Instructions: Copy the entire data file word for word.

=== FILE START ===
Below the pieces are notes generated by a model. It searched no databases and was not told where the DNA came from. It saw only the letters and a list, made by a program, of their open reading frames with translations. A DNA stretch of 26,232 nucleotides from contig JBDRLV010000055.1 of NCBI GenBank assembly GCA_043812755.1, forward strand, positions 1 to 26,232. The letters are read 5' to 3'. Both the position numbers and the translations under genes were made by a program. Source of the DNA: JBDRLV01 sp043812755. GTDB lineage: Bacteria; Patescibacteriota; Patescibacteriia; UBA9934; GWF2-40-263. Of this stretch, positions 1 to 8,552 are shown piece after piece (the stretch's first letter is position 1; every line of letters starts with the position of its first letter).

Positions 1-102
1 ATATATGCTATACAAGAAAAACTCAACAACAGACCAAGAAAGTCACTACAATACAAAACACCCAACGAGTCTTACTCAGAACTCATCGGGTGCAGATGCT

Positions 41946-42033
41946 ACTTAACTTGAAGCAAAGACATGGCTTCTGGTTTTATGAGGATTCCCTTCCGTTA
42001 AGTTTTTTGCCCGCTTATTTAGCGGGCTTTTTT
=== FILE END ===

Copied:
Below the pieces are notes generated by a model. It searched no databases and was not told where the DNA came from. It saw only the letters and a list, made by a program, of their open reading frames with translations. A DNA stretch of 26,232 nucleotides from contig JBDRLV010000055.1 of NCBI GenBank assembly GCA_043812755.1, forward strand, positions 1 to 26,232. The letters are read 5' to 3'. Both the position numbers and the translations under genes were made by a program. Source of the DNA: JBDRLV01 sp043812755. GTDB lineage: Bacteria; Patescibacteriota; Patescibacteriia; UBA9934; GWF2-40-263. Of this stretch, positions 1 to 8,552 are shown piece after piece (the stretch's first letter is position 1; every line of letters starts with the position of its first letter).

Positions 1-102
1 ATATATGCTATACAAGAAAAACTCAACAACAGACCAAGAAAGTCACTACAATACAAAACACCCAACGAGTCTTACTCAGAACTCATCGGGTGCAGATGCT

Positions 41946-42033
41946 ACTTAACTTGAAGCAAAGACATGGCTTCTGGTTTTATGAGGATTCCCTTCCGTTA
42001 AGTTTTTTGCCCGCTTATTTAGCGGGCTTTTTT